All three species were initially classed as the Greater hog badger. This was changed in 2008, with all three becoming individual species.
The Greater hog badger is one of the largest badgers, possibly second only in size to the European badger, and has two black stripes running down its face.
The Greater hog badger can be found in Thailand and Indochina, where it lives in evergreen forests and grasslands. Unlike most other badgers, the Greater hog badger is not strictly nocturnal and will come out during the day to forage.
The Northern hog badger is smaller than the Greater hog badger and has longer fur. They can be found in northeast India and Bangladesh, and China.
They can be found around the central and northern provinces of China, with many people sighting them around the boundaries of Beijing. There are also unconfirmed sightings in other Asian countries.
They live at high altitudes up to about 4,500 metres. They are classed as least concern by the IUCN.
The Sumatran hog badger can only be found on the island of Sumatra, where they can be found at high altitudes. They live in the meadows and forests of Sumatra up to a height of 2,600 metres. Although they are limited to only one island, they are classified as least concern by the IUCN.
Stink badgers are Old World relatives of skunks and are not closely related to true badgers. However, I have included them here because of their name.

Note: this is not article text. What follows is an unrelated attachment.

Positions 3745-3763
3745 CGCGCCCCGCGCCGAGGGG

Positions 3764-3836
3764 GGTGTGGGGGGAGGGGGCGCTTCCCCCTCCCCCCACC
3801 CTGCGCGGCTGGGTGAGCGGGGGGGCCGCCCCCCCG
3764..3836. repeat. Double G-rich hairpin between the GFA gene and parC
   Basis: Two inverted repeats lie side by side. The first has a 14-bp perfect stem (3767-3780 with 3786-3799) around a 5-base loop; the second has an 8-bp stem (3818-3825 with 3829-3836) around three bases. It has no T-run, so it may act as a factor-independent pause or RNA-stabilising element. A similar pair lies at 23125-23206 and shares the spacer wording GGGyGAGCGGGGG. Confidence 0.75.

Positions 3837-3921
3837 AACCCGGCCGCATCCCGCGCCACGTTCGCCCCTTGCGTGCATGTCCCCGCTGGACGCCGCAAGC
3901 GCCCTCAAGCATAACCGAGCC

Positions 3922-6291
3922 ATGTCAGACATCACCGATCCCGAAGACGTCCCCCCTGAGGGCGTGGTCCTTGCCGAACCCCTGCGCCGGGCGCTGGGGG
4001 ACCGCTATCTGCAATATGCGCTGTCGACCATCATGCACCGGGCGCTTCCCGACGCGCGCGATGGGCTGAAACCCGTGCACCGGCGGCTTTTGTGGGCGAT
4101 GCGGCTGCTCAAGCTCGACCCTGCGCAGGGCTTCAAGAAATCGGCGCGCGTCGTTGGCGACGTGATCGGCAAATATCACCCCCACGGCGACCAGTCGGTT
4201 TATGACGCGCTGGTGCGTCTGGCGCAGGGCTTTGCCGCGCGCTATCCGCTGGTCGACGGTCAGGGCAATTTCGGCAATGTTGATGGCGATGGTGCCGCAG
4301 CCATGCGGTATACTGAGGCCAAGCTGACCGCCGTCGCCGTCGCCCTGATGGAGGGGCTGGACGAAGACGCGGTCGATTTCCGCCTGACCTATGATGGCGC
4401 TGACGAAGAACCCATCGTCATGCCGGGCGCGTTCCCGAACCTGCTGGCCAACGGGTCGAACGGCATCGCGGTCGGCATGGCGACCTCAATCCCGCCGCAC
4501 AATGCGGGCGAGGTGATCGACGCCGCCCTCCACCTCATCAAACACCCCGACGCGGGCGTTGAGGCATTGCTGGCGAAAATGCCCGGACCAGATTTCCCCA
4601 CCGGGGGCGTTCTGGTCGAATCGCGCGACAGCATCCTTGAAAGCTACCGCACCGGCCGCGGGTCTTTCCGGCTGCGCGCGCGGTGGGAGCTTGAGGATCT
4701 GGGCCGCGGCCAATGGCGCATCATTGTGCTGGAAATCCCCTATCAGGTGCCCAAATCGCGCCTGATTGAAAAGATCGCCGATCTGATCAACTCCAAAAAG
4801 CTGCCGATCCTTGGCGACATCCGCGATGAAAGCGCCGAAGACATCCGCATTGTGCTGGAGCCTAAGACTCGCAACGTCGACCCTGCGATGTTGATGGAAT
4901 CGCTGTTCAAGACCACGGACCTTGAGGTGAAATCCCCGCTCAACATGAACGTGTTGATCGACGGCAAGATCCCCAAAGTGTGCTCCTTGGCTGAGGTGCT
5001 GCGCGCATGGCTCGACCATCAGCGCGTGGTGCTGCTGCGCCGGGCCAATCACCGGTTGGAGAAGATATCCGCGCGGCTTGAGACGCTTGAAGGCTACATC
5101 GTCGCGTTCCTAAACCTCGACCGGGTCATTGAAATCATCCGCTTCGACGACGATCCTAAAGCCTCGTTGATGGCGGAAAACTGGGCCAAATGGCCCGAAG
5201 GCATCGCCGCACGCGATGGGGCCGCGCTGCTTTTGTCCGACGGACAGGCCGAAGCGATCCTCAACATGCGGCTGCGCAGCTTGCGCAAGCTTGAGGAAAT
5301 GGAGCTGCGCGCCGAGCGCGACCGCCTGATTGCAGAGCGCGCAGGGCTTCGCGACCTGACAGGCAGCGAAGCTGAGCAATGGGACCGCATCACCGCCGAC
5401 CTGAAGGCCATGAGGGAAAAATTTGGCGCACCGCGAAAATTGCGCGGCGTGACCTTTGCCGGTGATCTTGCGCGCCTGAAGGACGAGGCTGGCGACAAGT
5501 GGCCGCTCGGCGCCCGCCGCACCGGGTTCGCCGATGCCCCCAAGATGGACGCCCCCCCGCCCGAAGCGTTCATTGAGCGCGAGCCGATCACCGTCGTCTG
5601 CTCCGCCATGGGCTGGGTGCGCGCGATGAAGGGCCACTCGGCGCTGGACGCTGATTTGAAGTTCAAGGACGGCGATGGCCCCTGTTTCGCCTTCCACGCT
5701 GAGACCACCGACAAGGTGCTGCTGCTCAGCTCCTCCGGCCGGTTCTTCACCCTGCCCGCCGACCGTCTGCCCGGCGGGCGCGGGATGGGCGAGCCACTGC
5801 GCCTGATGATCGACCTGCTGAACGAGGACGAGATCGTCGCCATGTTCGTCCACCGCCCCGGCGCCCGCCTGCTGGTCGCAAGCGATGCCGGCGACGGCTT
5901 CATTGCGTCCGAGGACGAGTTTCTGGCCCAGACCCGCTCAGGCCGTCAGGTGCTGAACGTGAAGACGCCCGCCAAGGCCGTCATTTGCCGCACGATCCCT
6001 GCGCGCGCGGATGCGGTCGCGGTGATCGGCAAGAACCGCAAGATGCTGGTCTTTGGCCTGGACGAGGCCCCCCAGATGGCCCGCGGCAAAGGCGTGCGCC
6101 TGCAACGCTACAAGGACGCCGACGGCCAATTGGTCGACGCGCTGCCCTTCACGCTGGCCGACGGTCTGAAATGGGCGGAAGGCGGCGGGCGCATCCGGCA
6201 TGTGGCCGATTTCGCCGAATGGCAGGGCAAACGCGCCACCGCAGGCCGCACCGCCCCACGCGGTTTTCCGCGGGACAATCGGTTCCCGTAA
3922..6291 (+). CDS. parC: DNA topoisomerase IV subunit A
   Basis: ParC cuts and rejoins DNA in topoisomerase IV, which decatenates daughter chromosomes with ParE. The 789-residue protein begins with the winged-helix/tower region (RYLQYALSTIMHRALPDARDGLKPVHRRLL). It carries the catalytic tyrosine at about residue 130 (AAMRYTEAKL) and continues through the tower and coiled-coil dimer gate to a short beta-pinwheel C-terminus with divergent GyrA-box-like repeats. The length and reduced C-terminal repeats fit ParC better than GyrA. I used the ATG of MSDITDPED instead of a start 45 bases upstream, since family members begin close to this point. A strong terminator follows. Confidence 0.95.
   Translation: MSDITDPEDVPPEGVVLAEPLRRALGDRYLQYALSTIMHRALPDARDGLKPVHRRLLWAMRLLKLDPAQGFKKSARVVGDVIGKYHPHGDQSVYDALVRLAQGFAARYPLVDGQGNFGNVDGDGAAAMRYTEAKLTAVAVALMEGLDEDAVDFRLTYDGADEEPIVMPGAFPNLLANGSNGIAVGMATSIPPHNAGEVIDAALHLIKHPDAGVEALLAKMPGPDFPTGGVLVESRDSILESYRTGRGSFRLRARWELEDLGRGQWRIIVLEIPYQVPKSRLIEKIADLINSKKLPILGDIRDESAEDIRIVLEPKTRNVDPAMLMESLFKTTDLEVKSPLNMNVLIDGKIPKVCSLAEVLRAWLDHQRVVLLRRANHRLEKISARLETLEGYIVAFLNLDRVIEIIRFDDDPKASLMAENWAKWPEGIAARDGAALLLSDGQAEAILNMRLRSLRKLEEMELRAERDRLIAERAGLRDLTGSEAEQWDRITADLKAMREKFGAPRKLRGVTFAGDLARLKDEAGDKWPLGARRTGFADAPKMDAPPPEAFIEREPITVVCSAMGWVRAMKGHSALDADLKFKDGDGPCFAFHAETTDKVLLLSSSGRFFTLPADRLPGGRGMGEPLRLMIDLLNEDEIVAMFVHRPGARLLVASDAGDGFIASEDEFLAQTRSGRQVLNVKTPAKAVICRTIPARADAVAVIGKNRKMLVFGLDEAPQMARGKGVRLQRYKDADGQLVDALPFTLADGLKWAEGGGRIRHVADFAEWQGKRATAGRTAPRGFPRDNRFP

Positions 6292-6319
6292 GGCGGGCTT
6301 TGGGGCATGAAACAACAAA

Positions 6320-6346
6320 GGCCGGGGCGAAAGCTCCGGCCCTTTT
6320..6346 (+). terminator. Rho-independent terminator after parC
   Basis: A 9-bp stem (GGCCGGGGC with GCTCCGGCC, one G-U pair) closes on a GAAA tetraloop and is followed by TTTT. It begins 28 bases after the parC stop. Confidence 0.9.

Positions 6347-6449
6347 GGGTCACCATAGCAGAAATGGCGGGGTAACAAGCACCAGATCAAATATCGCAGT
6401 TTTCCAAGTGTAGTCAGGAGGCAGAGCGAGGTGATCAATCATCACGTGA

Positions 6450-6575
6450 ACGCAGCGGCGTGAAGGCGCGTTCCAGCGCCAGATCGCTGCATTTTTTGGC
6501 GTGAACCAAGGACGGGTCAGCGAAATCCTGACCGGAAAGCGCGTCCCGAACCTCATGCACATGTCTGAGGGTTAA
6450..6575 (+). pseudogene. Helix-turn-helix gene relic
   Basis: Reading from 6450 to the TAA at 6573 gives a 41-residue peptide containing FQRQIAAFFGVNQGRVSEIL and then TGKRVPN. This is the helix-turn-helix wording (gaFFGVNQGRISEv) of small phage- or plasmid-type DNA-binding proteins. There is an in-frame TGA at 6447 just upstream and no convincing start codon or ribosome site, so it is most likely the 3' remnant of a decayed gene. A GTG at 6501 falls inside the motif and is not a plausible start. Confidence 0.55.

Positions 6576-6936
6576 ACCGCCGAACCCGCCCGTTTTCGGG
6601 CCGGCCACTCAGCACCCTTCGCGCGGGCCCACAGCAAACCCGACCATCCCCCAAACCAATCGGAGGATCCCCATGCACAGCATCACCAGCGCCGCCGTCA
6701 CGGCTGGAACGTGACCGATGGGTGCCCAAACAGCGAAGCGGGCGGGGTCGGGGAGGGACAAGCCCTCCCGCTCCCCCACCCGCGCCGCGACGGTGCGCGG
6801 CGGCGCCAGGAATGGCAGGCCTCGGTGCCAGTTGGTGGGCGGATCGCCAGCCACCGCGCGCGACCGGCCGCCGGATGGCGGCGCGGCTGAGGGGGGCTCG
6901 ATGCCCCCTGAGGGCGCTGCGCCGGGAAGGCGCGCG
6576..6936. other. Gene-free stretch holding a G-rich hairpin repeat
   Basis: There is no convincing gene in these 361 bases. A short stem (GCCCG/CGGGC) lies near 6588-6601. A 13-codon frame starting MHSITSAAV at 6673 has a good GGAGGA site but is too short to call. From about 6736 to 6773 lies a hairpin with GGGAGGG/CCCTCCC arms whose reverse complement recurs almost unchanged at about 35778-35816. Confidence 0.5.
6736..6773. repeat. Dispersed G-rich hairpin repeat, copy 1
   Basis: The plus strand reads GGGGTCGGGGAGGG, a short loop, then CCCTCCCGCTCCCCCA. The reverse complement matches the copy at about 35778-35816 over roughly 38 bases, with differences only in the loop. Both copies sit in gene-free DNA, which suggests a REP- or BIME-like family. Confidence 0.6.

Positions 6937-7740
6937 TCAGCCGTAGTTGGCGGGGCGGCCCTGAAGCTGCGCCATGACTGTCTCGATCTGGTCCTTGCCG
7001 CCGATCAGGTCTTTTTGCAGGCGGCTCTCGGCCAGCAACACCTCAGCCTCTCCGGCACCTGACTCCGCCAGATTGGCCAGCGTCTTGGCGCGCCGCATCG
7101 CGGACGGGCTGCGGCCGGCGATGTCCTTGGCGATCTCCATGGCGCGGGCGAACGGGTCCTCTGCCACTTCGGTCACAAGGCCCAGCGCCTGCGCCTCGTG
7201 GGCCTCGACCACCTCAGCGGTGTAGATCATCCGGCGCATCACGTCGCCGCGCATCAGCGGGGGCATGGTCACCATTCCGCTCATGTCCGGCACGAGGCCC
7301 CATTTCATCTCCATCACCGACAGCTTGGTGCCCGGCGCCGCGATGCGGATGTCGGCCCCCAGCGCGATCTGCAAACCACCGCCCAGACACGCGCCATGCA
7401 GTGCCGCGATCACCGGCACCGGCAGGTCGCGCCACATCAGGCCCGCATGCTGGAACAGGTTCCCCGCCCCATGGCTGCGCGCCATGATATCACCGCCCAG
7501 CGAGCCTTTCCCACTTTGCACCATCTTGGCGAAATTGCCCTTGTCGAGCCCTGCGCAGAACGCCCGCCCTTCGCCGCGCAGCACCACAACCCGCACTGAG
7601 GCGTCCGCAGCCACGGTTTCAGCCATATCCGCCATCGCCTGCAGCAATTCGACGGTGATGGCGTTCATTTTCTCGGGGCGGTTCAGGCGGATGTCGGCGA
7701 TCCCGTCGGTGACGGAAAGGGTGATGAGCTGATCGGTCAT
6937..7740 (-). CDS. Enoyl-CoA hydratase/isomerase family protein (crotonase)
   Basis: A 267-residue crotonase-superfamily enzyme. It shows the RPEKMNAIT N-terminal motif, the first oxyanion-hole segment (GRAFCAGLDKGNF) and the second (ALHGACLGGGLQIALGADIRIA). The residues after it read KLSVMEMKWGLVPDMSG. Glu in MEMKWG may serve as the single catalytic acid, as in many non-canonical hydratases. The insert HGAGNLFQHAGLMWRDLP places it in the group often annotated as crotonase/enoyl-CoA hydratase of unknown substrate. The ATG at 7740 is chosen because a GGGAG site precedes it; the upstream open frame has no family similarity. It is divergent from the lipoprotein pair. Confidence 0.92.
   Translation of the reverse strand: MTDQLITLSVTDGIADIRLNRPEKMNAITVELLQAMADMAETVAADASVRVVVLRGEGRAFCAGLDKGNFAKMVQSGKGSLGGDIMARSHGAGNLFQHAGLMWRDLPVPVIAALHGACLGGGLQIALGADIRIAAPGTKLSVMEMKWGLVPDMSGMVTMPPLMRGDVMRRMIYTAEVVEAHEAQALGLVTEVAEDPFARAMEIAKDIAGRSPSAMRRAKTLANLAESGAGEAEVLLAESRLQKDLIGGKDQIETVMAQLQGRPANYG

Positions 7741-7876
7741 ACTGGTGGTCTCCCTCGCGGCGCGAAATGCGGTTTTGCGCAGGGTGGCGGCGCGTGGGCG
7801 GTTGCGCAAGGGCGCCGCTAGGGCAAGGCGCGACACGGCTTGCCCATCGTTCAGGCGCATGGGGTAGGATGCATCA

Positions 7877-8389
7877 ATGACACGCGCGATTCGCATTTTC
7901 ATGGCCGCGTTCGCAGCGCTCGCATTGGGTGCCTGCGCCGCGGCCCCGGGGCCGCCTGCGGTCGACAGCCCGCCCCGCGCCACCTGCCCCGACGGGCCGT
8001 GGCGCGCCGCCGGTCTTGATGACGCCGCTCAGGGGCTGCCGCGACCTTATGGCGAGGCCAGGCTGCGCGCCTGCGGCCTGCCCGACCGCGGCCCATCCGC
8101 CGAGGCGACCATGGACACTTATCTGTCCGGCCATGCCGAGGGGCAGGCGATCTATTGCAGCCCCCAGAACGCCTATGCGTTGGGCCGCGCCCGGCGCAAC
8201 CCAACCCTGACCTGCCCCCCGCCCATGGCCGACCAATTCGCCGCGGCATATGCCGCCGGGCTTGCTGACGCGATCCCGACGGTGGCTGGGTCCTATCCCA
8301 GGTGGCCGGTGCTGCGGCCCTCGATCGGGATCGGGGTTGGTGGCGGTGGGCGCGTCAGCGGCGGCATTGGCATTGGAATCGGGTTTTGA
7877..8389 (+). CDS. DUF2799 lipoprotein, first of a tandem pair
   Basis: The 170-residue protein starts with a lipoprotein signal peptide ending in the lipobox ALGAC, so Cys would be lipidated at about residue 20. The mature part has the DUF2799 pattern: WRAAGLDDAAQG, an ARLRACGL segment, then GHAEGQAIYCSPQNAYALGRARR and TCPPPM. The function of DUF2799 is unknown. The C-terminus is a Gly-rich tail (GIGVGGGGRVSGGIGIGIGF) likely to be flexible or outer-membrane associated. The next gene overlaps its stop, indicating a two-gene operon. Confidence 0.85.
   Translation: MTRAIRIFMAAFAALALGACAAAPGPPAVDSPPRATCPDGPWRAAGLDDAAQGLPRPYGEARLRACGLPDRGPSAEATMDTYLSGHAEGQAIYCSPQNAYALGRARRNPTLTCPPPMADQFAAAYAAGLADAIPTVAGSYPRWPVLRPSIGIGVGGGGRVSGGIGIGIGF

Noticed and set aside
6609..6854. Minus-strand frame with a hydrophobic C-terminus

There are two species of stink badger in the genus Mydaus; the Sunda stink badger and the Palawan stink badger.
The Sunda stink badger, also known as the Indonesian badger, Malay badger, and Javan stink badger, can be found over 2,100 meters. They are nocturnal, coming out of their holes in the ground which they sometimes share with porcupines.
They have shallow burrows, usually less the one metre deep. They also live in caves, especially in Borneo.
The Palawan stink badger can be found in the western Philippines on Palawan, Busuanga and Calauit.
Although they were once classified as one of the smallest badgers, they are now one of the largest members of the skunk family, similar to the American badger. They are more similar in appearance to badgers than skunks.
The Palawan stink badger is nocturnal and eats a variety of crabs and small insects. They will travel up to 2km to find food and mark their territory using scents from anal glands, which they can spray up to one metre away.
The six species of ferret badgers make up the entire genus Melogale. Ferret badgers are usually found in wooded country and grassland.
They live in burrows and natural shelters and are nocturnal. They can often be seen climbing trees and sometimes sleeping on the branches.
They have warning markings on their heads, which are black with patches or yellow or white. They are fearless and aggressive, especially when provoked or threatened. They can also produce an offensive odour to deter predators.
Insects make up a large portion of their diet, including earthworms and beetles, although they will also eat fruit and small vertebrates.
All six species are similar in size and shape, with light to dark brown fur and white markings on the face. The main differences between the species are their distribution.
The Burmese ferret-badger can be found in northeastern India and Bangladesh, Thailand, Myanmar, Nepal, Cambodia, China, Laos, and Vietnam.
The Javan ferret-badger can be found on the islands of Java and Bali in Indonesia.
The Chinese ferret-badger can be found from Northeast India through to Central China.
The Bornean ferret-badger can be found on the island of Borneo, where it is classed as endangered by the IUCN.
The Vietnam ferret badger is very rare, with only two species being recorded. Although both have died, the different colouration was enough for it to be assigned as a new species.